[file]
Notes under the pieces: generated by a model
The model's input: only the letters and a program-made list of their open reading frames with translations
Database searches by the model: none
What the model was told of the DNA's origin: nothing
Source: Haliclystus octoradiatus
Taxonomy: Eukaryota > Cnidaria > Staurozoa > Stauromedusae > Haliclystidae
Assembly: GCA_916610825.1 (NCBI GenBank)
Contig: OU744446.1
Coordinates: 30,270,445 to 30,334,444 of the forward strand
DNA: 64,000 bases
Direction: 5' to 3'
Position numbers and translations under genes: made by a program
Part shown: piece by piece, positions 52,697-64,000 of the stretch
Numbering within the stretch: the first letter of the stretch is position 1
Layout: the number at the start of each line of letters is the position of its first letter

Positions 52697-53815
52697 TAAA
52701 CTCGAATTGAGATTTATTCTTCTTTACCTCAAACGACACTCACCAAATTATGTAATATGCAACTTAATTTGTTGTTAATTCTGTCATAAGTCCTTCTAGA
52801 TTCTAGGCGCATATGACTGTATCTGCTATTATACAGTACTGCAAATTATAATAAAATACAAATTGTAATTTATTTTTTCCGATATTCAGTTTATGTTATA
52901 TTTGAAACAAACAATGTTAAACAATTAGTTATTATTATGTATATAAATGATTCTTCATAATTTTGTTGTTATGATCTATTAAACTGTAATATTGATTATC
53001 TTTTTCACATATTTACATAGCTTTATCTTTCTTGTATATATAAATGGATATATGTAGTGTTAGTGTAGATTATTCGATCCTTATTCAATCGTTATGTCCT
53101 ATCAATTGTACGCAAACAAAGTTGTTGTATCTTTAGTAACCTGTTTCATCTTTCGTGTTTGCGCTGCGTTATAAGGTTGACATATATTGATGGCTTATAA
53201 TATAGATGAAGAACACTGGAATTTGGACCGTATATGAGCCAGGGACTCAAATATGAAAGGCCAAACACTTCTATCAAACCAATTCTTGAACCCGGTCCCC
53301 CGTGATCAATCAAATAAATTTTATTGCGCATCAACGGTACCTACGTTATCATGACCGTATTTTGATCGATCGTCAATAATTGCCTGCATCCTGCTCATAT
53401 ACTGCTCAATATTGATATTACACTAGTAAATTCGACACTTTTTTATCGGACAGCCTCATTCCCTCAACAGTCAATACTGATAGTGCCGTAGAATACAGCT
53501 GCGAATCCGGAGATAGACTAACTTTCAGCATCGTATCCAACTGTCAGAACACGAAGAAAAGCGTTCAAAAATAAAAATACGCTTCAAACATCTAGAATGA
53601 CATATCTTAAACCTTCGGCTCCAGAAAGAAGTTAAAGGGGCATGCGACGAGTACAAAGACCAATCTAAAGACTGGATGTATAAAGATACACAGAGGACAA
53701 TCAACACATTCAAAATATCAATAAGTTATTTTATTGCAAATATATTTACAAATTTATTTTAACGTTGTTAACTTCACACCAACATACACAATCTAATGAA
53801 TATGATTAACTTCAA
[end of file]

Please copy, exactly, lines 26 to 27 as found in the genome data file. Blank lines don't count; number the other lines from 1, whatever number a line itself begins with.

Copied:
53501 GCGAATCCGGAGATAGACTAACTTTCAGCATCGTATCCAACTGTCAGAACACGAAGAAAAGCGTTCAAAAATAAAAATACGCTTCAAACATCTAGAATGA
53601 CATATCTTAAACCTTCGGCTCCAGAAAGAAGTTAAAGGGGCATGCGACGAGTACAAAGACCAATCTAAAGACTGGATGTATAAAGATACACAGAGGACAA